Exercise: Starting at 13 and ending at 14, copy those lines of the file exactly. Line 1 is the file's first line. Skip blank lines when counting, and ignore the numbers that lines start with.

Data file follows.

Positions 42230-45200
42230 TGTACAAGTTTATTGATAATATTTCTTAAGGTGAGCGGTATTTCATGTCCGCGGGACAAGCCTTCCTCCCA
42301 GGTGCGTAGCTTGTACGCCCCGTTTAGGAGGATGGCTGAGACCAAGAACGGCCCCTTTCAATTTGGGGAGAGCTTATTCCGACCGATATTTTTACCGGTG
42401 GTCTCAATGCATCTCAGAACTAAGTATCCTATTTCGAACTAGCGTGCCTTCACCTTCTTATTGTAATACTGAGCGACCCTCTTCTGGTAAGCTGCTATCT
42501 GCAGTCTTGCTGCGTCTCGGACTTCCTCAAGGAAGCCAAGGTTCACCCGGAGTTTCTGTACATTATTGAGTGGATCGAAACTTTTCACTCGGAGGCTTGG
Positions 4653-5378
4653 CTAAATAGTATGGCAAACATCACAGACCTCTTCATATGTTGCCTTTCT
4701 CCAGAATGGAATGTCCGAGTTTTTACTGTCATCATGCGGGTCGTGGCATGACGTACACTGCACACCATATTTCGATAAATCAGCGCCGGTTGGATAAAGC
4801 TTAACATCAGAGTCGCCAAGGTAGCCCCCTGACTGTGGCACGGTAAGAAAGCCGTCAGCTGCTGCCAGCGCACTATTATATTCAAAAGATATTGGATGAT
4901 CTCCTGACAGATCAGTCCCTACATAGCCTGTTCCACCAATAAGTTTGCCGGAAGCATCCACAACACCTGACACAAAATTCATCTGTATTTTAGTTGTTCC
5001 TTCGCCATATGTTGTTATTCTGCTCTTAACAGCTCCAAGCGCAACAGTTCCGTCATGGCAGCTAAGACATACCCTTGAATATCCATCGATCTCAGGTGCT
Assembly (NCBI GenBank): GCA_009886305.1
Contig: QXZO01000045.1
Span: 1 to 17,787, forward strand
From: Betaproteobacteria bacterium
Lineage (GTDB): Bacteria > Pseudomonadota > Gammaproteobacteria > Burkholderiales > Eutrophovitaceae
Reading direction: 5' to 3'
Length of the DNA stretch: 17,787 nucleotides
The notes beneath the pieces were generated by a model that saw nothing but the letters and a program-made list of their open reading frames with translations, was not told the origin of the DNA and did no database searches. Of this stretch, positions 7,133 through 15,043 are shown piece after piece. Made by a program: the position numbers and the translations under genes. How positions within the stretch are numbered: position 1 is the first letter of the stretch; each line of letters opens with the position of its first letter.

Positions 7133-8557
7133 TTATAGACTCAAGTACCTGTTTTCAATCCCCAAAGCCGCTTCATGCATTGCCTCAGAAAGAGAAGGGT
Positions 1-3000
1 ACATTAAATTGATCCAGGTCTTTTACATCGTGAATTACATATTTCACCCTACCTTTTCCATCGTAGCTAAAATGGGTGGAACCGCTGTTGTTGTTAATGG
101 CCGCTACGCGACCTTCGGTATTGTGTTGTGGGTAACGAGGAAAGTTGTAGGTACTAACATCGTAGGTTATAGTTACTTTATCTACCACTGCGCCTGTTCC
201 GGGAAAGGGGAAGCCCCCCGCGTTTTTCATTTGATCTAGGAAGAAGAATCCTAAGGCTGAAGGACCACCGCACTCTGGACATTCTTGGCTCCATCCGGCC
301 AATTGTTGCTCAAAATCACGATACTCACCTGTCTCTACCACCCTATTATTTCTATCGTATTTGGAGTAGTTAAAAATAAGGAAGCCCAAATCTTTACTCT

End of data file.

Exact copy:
Contig: QXZO01000045.1
Span: 1 to 17,787, forward strand